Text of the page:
The Soul of the World
- Roger Dunsmore (Author)
Earth's Mind: Essays in Native Literature. University of New Mexico Press (purchase at Amazon.ca)
- Gloria Bird (Editor) and Joy Harjo (Editor)
Reinventing the Enemy's Language: Contemporary Native Women's Writings of North America. W.W. Norton (purchase at Amazon.ca)
Reviewed by Catherine Rainwater
The thirteen essays included in Dunsmore’s volume are original, poetic and instructive. Dunsmore sets out to explain to his audience some of the differences between Native and Western peoples’ ways of thinking, but in the process he achieves much more. Dunsmore’s writing is lyrical and mind-expanding. He not only explains what it means to have a mind attuned to the earth; for some readers, hi sessays
might also become the first step toward learning how to hear the subtle voices of the rocks, the trees, and the stars.
Each of these essays insists in its own unique way that the universe is vaster than any single human being’s, or any particular culture’s conception of it. Dunsmore cultivates humility in his readers (especially his Eurocentric readers), while finding successful ways of bridging the gap between Western and Native world views. In his essay, "Fusion," for example, the author undermines the Eurocentric tendencyto read indigenous peoples’ descriptions of the world as naive. When Kalahari Bushmen report that the stars say,"Tssik" and "Tsa," we must not respond with condescending disregard, butwe must go out and sleep under the stars until we transcend our learned deafness.
When Native people speak of the Star People, the Tree People, or the Animal People, again we should not assume their philosophical naivete concerning categories ofbeing,but attempt to shake off the "gargantuan self- importance of modern man" that blinds us to the many life forms with whom we share the planet. This deliberate war against our own ignorance is the only way to acquire a mind of earth.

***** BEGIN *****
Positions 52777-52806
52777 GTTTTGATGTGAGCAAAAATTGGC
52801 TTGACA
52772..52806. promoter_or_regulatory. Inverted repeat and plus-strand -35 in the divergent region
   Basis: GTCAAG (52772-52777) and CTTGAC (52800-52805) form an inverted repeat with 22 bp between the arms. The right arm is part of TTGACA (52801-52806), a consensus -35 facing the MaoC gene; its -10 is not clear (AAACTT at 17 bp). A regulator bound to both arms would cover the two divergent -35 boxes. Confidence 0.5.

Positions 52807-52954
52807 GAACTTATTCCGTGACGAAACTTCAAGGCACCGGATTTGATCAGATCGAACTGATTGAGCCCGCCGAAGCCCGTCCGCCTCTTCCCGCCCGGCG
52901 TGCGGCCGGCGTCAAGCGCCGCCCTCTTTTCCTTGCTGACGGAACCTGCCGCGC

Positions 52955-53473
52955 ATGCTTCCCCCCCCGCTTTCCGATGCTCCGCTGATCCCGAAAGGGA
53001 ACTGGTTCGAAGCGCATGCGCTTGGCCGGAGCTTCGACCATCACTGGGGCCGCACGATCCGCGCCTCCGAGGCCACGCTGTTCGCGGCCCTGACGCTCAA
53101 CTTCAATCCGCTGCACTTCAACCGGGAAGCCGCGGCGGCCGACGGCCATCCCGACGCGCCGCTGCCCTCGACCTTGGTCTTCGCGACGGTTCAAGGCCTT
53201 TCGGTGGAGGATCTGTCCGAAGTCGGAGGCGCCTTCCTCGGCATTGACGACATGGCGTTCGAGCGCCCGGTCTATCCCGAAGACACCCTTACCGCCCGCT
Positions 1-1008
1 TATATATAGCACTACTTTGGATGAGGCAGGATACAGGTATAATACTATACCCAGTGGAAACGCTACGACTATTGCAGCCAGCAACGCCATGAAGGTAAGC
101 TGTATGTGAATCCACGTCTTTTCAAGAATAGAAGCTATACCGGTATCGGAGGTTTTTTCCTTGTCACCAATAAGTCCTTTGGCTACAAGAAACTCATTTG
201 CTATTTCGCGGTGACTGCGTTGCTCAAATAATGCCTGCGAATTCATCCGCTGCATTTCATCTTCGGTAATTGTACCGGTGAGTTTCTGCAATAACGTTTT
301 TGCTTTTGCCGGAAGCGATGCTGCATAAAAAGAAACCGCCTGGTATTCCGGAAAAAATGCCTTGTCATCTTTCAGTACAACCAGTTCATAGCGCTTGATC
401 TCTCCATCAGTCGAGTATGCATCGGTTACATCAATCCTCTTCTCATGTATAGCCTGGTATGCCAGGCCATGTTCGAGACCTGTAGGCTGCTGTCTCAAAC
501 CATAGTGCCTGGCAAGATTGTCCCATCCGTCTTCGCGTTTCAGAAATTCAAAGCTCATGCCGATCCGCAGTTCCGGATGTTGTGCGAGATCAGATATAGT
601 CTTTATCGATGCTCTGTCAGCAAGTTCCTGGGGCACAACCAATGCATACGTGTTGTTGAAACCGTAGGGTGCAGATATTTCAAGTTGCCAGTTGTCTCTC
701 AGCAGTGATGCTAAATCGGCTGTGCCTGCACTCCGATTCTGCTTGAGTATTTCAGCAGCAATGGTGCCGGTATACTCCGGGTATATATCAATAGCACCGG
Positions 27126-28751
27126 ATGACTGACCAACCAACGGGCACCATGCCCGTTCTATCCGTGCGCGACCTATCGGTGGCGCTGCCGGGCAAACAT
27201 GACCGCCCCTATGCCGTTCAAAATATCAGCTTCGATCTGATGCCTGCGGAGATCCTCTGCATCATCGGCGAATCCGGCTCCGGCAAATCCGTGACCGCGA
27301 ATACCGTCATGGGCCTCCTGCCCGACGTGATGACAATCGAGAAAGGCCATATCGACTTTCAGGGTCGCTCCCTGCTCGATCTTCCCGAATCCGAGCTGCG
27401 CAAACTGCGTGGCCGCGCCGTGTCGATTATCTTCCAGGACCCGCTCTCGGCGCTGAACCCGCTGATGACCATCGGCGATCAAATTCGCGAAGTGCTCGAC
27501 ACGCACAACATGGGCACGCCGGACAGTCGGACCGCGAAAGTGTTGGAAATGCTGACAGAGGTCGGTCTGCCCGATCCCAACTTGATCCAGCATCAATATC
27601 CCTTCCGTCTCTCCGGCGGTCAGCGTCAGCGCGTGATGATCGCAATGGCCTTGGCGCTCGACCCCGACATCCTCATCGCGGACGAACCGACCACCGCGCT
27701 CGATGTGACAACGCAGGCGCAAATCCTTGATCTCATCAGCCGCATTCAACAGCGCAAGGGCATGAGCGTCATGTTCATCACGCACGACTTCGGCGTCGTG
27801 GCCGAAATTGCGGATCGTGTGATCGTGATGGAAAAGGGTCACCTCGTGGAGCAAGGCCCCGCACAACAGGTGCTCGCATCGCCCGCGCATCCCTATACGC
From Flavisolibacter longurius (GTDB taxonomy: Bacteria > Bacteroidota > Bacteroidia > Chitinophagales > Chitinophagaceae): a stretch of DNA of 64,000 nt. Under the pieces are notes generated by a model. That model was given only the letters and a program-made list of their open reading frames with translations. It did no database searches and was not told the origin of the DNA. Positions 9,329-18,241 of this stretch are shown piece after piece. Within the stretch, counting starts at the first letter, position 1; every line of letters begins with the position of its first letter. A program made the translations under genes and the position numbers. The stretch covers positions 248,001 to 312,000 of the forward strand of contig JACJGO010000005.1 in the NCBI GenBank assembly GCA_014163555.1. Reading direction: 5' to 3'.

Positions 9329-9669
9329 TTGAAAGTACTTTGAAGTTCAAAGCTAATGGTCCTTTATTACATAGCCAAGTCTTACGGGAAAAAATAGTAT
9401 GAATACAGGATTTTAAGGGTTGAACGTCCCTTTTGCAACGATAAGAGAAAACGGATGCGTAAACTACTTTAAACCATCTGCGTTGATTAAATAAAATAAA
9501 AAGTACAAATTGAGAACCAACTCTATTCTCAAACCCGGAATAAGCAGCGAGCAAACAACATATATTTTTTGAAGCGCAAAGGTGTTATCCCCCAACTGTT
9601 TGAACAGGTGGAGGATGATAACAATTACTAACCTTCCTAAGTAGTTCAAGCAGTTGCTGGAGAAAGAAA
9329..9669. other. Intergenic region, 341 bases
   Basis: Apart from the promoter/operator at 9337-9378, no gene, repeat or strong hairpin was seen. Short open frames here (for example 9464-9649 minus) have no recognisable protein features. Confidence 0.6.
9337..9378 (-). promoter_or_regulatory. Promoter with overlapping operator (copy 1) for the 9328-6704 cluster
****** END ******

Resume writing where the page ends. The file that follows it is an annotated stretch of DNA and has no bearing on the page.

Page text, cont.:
Throughout this fascinating book, Dunsmore explores and illuminates for the reader a variety of writings by Native people including Leslie Marmon Silko, Simon Ortiz, Nicholas Black Elk, and Chief Joseph. All readers—from those for whom Dunsmore’s book is their first acquaintance with Native writings, to those who have read extensively in the area—will learn from this book and, even more significantly given Dunsmore’s aim, will come across insights so perfectly articulated that even familiar ideas seem freshly renewed.
Reinventing the Enemy’s Language is likewise a difficult book to put down once we have taken it up. Editors Harjo and Bird have assembled an impressive collection of works by eighty-seven Native women writers, some well-known and some published here for the first time. The volume includes poetry, fiction, prayers, memoir, and personal narrative by writers representing an array of indigenous cultures from over fifty nations. Though none of the writers comes from natively English-speaking groups, many of them (like Harjo herself) have spoken and written only English—the "enemy’s language"—throughout their lives. The editors believe that to speak in any language is to choose power over powerlessness, and in putting together this anthology, they have selected voices that seem to them to "reinvent" the English language, to "decolonize" and "transform literary expression." All of the writers represented have, according to the editors, "directly experienced being Indian in their everyday lives."